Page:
Build a Strong Foundation

A good foundation is the bones of your project, including for snowmen. Don’t just start by building his base on the ground, but rather, a foundation for that base. Pile some wet snow, about 2 inches, around where your snowman’s base will be. 

Add Sawdust to Your Snow

We discussed this in our post about how to make your snowman last longer, which we definitely recommend you read if you haven’t already. Sawdust + snow = pykrete, a more durable building material that melts slowly due to the insulating qualities of the sawdust. Before you start building your snowman, take some sawdust, sprinkle it into the snow, and begin the countdown to see how long your snowman lasts! 

Keep Him out of the Sun

The sun is a snowman’s worst enemy, even if the weather is cold outside. In the winter, the angle of the sun can be harsher, magnifying the effects of the rays. Build your snowman under the cover of a tree, a garage overhang, or any other shady area. It’s okay if he gets some sun, but full exposure day in and day out will melt your snowman into a puddle quickly. 

Insulate, Insulate, Insulate

It may seem strange to warm up your snowman, but insulating him keeps the snow-dude safe from colder and warmer thermal exchanges. Avoiding these fluctuating changes can maintain the structural integrity of your snowman as well as his coldness so he lasts longer.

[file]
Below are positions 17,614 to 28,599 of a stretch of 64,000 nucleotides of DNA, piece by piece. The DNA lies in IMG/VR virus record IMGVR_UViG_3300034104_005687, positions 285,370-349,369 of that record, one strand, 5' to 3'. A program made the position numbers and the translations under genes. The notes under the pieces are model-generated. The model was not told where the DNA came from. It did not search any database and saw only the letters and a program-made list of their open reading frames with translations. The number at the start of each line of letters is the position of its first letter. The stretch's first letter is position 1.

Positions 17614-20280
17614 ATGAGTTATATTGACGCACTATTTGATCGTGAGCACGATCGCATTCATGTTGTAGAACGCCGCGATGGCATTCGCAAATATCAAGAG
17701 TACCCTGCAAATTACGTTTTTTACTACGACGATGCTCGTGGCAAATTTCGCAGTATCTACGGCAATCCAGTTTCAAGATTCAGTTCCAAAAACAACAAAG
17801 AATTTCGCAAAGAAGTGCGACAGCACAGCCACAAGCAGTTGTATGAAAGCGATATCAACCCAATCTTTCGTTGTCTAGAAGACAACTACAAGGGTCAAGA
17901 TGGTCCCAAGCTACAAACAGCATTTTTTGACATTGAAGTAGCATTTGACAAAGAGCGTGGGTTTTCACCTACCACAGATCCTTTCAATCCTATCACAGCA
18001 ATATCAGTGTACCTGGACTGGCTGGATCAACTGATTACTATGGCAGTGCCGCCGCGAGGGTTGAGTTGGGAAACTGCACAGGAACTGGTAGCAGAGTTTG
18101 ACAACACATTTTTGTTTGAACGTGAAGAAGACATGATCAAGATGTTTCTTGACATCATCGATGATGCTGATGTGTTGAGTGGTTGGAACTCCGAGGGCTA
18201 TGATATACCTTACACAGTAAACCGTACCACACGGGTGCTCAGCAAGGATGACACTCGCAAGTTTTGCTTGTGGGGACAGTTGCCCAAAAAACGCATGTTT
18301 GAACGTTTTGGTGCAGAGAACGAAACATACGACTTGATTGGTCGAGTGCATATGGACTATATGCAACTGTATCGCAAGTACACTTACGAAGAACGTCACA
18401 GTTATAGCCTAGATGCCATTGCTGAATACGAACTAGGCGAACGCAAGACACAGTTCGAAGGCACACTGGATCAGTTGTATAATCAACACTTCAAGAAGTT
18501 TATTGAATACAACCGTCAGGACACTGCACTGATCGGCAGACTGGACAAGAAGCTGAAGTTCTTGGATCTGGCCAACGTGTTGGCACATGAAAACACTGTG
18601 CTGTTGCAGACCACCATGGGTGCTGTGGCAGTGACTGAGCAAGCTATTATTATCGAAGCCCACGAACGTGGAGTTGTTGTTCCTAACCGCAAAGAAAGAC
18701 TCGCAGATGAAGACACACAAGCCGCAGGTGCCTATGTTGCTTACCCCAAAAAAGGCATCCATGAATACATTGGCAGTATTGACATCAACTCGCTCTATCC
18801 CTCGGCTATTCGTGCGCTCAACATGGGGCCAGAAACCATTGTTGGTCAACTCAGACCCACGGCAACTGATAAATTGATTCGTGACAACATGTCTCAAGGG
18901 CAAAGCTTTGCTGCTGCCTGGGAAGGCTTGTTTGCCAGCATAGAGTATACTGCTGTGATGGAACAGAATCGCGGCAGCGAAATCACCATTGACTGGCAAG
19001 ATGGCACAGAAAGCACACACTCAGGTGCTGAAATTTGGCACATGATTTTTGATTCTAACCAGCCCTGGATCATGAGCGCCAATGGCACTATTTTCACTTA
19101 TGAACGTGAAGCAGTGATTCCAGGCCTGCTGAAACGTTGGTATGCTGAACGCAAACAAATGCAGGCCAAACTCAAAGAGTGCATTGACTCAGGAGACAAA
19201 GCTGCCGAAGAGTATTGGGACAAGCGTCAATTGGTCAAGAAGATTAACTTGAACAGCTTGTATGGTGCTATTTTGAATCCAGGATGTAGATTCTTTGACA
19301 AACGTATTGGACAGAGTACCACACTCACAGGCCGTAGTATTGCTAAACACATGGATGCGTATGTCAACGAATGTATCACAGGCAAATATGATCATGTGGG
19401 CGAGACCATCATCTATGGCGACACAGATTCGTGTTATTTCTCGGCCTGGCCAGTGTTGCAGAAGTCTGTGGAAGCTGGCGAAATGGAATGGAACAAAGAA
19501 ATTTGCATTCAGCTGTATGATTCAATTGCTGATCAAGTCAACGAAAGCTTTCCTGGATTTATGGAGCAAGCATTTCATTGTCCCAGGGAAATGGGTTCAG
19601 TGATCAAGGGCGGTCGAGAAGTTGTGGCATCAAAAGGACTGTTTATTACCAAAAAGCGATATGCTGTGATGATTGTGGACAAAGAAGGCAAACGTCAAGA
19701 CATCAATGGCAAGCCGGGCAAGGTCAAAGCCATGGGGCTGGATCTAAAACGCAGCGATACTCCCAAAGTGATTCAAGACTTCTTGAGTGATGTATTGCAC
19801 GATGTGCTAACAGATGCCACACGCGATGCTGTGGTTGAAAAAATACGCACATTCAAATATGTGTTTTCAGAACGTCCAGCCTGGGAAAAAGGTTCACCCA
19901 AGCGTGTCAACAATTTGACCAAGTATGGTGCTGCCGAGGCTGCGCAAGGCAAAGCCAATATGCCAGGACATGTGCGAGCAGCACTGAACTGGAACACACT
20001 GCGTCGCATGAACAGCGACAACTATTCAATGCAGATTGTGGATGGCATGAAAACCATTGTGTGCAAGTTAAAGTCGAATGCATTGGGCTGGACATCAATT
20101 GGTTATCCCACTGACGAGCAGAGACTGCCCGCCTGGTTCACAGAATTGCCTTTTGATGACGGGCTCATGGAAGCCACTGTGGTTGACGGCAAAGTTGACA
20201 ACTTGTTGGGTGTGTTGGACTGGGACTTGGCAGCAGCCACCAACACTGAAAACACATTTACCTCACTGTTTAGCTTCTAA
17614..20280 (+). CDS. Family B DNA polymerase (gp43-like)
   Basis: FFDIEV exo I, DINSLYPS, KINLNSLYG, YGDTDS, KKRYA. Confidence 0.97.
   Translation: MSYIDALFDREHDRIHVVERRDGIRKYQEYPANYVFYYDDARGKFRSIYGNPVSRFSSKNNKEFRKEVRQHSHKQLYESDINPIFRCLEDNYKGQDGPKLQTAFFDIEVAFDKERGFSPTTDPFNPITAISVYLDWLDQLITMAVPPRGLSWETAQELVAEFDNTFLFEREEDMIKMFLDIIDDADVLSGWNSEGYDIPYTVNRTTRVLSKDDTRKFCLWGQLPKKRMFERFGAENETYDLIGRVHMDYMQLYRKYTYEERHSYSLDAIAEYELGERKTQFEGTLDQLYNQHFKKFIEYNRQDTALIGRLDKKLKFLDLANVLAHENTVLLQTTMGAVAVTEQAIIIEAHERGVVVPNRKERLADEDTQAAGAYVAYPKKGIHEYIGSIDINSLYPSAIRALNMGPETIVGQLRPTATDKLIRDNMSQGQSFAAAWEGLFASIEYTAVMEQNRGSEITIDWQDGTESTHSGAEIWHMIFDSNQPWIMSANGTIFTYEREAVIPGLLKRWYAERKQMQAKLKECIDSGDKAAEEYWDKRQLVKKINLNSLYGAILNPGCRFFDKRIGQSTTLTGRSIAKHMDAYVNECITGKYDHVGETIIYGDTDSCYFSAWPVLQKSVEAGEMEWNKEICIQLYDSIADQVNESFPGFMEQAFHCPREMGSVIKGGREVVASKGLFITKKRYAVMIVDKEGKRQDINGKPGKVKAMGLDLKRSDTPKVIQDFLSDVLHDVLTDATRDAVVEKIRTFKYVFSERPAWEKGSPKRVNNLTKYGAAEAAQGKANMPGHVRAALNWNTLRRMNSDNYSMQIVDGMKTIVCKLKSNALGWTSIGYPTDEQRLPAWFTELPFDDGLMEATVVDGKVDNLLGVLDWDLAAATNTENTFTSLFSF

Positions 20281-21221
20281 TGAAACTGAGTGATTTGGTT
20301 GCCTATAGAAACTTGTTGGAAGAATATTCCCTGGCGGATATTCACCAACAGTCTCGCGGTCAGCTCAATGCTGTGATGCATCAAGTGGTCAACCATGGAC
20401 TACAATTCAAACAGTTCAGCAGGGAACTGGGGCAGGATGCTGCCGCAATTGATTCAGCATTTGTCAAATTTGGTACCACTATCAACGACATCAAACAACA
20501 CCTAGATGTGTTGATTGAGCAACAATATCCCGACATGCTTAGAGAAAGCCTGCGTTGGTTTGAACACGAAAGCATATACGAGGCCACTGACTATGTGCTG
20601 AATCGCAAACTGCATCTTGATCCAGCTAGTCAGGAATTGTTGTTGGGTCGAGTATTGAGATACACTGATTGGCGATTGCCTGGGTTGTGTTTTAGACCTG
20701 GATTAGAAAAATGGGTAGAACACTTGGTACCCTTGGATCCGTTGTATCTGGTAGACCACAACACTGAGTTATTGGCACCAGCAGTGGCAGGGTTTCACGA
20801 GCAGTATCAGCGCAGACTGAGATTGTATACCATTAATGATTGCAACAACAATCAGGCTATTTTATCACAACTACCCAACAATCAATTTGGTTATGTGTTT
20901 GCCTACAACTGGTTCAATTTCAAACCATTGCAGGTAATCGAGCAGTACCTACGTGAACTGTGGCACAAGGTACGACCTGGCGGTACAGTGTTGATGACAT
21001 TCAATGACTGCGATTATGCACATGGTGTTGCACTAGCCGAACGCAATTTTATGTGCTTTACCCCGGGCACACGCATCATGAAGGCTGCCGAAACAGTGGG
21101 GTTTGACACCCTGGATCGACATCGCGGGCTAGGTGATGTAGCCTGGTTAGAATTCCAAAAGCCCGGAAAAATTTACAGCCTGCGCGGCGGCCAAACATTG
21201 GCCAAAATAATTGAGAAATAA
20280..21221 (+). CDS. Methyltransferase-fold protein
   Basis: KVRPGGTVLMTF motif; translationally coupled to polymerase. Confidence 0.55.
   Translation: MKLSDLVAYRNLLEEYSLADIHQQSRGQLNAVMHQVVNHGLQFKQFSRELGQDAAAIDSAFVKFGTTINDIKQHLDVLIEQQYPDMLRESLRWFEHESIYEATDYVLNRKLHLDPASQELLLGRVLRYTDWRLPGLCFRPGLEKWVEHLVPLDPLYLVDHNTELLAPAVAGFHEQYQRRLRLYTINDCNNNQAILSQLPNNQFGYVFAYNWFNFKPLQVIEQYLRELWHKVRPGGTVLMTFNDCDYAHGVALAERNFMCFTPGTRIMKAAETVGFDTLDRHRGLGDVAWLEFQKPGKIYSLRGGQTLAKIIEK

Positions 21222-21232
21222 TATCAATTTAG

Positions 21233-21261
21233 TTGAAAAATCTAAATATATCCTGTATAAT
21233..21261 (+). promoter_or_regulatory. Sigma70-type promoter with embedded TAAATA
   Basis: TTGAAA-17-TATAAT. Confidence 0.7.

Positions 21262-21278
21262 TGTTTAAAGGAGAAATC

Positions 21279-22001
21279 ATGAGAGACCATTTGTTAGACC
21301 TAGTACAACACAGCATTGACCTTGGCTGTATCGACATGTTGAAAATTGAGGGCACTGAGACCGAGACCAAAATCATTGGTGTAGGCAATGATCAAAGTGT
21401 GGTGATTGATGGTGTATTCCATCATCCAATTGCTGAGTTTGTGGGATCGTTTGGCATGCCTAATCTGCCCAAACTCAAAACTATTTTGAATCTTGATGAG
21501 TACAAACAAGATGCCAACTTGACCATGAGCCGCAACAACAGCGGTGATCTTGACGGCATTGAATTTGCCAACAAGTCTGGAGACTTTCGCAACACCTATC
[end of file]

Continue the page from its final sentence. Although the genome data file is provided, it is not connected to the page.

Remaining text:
Watch for Hills and Other Hazards

If your front yard has an incline, you might want to reconsider building a snowman there. As the snow begins to melt, your snowman could lean towards the hill and collapse into it. Try to find even, hard ground and then build your snowman’s foundation there. 

Final Thoughts

Building a snowman that’ll last requires the snow to have a moisture content of 3 to 8 percent. This moist or wet snow has enough free water that can bind the snowballs together. Remember also to use the physics rules of proportionality when deciding on the size of the snowman’s base, midsection, and head. Best of luck and have fun! 

Geoff Southworth

I am a California native and I enjoy all the outdoors has to offer. My latest adventures have been taking the family camping, hiking and surfing.